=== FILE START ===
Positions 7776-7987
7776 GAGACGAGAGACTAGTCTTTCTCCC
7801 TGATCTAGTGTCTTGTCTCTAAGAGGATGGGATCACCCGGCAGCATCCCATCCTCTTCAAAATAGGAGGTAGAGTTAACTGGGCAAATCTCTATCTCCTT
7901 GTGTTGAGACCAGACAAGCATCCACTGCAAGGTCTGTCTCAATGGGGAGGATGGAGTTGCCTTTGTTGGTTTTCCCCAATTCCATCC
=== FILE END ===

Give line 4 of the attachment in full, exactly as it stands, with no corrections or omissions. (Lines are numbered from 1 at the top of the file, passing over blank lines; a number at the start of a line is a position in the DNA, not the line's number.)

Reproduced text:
7901 GTGTTGAGACCAGACAAGCATCCACTGCAAGGTCTGTCTCAATGGGGAGGATGGAGTTGCCTTTGTTGGTTTTCCCCAATTCCATCC